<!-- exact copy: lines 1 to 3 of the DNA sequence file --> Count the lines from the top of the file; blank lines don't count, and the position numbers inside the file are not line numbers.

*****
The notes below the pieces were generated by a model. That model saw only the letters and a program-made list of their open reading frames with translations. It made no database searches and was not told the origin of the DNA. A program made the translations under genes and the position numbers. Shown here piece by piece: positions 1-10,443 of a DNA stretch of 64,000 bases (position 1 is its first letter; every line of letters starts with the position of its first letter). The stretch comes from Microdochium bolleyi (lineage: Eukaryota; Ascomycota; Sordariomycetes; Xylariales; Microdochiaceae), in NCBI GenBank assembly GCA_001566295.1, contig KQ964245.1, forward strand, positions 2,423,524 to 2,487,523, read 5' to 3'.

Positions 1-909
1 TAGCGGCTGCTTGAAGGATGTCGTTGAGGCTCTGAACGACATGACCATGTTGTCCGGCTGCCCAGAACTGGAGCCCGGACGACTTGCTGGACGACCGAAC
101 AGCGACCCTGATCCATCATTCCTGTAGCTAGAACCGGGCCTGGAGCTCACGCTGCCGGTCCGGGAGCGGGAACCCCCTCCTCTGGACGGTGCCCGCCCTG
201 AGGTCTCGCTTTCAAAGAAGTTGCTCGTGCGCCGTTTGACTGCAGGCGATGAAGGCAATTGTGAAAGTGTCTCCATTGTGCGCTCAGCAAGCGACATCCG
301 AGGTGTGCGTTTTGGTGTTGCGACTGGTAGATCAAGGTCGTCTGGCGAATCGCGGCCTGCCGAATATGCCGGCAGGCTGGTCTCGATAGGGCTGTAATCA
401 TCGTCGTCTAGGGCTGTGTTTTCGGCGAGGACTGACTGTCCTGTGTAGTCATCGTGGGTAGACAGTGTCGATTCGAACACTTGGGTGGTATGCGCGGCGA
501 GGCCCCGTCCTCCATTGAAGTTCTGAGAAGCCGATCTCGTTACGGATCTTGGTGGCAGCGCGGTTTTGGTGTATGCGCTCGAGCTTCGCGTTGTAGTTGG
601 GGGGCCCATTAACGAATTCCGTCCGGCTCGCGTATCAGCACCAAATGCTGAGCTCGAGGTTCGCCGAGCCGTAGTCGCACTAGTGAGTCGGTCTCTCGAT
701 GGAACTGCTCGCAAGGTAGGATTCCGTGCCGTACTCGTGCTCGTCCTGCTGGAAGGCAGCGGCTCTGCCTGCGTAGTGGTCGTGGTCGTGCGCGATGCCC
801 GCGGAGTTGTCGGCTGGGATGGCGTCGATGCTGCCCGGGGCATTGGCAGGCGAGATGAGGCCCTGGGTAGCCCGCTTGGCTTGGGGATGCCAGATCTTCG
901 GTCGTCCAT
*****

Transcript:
The notes below the pieces were generated by a model. That model saw only the letters and a program-made list of their open reading frames with translations. It made no database searches and was not told the origin of the DNA. A program made the translations under genes and the position numbers. Shown here piece by piece: positions 1-10,443 of a DNA stretch of 64,000 bases (position 1 is its first letter; every line of letters starts with the position of its first letter). The stretch comes from Microdochium bolleyi (lineage: Eukaryota; Ascomycota; Sordariomycetes; Xylariales; Microdochiaceae), in NCBI GenBank assembly GCA_001566295.1, contig KQ964245.1, forward strand, positions 2,423,524 to 2,487,523, read 5' to 3'.

Positions 1-909
1 TAGCGGCTGCTTGAAGGATGTCGTTGAGGCTCTGAACGACATGACCATGTTGTCCGGCTGCCCAGAACTGGAGCCCGGACGACTTGCTGGACGACCGAAC